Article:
America’s appetite for all things culinary seems boundless. The saturated media environment tempts with food blogs, hundreds of new cookbooks, and on-line restaurant reviews. Wait staff routinely reel off the provenance of every item on the menu, and some reality television offers meals as entertainment. Visiting with vendors at a local farmers’ market provides a closer encounter with the “who,” “what,” and “where” surrounding California’s food supply. For those wanting to dive deeper, though, the recent Field Guide to California Agriculture (475 pages; University of California Press) offers an illuminating and entertaining trek into what authors Paul F. Starrs and Peter Goin describe as “the most dramatic modern agricultural landscape in the world.”
Starrs and Goin, both University of Nevada professors, have written a captivating gem of a work full of sparkling essays and have laced it throughout with Goin’s evocative photography. Field Guide is based on a two-part key, dividing products between animal and plant. Crops are then further classified by height. “Our goal,” they write, “is to provide recognition, facts and information — to feed you a storyline, adding the occasional drum roll or bass beat of tension to the story of California agriculture — and, in the process, to encourage exploration and discovery.”
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The Field Guide also includes an eye-popping graphic of color blocks titled The Colors of California Agriculture. “So much of our agriculture–and our own market influence and taste–is a function of color choices,” the authors write, explaining the inclusion of the graphic. “We only buy the ‘red’ apple or the ‘orange-ist’ orange without flaws; the perfect meat, the greenest cucumber … the colors of California Agriculture are all around us as we travel the backroads and byways of agricultural landscapes. From the portapotty blue the caterpillar yellow, the palette of colors are all about what we see each and every day.”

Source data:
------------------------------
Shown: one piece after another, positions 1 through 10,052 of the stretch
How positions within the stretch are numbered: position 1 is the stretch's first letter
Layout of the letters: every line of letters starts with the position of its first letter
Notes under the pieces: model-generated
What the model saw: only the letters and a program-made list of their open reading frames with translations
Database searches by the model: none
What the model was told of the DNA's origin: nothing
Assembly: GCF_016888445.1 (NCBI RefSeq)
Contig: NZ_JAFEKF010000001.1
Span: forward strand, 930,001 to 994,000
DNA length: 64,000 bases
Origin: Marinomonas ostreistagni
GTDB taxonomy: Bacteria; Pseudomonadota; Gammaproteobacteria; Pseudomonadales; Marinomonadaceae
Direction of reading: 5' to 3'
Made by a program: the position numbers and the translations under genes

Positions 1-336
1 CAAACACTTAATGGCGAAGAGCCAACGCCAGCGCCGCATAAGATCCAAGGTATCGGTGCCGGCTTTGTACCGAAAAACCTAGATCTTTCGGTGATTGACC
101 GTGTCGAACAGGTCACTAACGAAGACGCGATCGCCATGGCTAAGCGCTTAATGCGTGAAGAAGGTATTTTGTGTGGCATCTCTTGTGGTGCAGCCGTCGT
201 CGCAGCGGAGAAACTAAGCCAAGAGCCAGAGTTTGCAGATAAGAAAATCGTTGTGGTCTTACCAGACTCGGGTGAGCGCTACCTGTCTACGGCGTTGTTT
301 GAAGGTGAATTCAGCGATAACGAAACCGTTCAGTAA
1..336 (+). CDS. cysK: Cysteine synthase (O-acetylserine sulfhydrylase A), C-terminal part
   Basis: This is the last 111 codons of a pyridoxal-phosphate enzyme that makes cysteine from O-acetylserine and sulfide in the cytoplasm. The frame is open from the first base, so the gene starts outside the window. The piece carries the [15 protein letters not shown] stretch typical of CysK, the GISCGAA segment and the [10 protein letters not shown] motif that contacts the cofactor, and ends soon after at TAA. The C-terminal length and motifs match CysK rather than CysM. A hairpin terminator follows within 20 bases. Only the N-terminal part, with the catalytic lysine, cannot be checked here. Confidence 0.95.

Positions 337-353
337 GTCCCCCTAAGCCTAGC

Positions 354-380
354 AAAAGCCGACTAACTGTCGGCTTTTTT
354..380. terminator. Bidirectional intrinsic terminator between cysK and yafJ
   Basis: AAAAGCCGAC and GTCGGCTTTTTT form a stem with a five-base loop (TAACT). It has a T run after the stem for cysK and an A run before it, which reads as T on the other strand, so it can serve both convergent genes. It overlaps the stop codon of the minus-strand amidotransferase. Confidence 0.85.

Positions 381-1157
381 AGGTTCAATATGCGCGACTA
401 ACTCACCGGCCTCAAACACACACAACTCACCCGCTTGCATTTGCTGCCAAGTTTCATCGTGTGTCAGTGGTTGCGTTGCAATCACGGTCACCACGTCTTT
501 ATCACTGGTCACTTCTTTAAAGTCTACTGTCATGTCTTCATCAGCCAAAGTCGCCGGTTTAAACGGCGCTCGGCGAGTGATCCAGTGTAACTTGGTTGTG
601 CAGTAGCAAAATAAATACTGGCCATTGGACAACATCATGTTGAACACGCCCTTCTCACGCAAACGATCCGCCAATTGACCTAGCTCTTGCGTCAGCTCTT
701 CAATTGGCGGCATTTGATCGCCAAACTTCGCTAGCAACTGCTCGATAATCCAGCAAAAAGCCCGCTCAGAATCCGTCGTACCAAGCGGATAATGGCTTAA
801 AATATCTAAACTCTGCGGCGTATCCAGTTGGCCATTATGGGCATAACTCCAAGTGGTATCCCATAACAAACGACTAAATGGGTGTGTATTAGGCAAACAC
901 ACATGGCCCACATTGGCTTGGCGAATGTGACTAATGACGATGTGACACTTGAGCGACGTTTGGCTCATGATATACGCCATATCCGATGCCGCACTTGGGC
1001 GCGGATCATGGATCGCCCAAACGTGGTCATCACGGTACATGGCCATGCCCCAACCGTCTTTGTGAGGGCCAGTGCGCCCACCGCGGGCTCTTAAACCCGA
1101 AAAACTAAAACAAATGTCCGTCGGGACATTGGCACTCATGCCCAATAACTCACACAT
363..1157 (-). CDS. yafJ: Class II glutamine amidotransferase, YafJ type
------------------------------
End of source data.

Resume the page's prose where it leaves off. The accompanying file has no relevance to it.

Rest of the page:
Coupled with Goin’s stand-alone images of crops and commodities is The Paradox and Poetics of Agriculture, a tantalizing gallery of photos. The series by Goin captures the contradictions in California agriculture. His photos go beyond mere rote identification, teasing out the nuances within the overlooked environments and the underappreciated individuals central to the narrative of California agriculture.
“While I often include the concept of the lyrical,” Goin writes, “there is a story embedded in each image, from the North Bay to Desert Regions. This project is from a much larger archive – the Peter Goin and Paul F. Starrs California Agriculture Archive at the Bancroft Library at the University of California, Berkeley. Within the archive many more images of the people can be found. The people cannot be separated from the fruit. Speaking with farmworkers, owners, distributors, ranchers, agents and produce stand operators, among many others, revealed there is a lot of love in agriculture: conflict, sure, problems, obviously, but overall pride and promise offer hope for your culinary future.”
Designed for portability, this stout little tome easily fits into a glove box, ready for retrieval when a passing agricultural landscape baffles. But being such an engaging companion, the Field Guide to California Agriculture will more than likely migrate to your bedside reading table.